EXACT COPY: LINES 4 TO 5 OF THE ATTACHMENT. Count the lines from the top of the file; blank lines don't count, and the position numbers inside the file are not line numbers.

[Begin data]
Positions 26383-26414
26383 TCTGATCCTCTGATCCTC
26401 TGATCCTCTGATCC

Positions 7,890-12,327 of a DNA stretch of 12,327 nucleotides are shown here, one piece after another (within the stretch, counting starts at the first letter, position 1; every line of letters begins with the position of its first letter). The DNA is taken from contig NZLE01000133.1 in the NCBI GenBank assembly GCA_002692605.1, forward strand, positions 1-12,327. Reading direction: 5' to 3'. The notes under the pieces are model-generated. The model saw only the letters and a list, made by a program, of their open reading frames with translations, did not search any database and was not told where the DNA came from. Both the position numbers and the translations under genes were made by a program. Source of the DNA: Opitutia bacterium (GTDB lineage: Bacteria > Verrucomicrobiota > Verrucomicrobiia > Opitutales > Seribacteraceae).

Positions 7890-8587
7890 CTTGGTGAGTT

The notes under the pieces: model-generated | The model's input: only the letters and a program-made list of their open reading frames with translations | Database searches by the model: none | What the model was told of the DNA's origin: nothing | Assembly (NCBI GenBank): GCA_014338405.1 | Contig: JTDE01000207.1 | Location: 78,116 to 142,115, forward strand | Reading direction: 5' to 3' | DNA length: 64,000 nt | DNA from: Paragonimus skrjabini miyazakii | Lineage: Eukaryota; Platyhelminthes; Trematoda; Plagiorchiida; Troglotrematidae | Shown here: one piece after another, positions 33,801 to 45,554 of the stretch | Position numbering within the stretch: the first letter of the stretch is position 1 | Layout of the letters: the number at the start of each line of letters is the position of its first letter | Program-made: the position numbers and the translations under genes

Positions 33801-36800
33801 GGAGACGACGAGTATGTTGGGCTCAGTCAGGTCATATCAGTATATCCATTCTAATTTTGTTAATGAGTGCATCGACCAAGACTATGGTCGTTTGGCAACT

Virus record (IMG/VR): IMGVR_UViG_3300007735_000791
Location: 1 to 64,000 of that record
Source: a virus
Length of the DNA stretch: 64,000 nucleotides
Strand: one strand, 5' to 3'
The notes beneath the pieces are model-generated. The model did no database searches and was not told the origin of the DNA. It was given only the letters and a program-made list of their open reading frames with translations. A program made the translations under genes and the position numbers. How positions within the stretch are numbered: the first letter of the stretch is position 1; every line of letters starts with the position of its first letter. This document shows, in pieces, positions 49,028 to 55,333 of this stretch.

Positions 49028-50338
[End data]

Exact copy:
Positions 7,890-12,327 of a DNA stretch of 12,327 nucleotides are shown here, one piece after another (within the stretch, counting starts at the first letter, position 1; every line of letters begins with the position of its first letter). The DNA is taken from contig NZLE01000133.1 in the NCBI GenBank assembly GCA_002692605.1, forward strand, positions 1-12,327. Reading direction: 5' to 3'. The notes under the pieces are model-generated. The model saw only the letters and a list, made by a program, of their open reading frames with translations, did not search any database and was not told where the DNA came from. Both the position numbers and the translations under genes were made by a program. Source of the DNA: Opitutia bacterium (GTDB lineage: Bacteria > Verrucomicrobiota > Verrucomicrobiia > Opitutales > Seribacteraceae).

Positions 7890-8587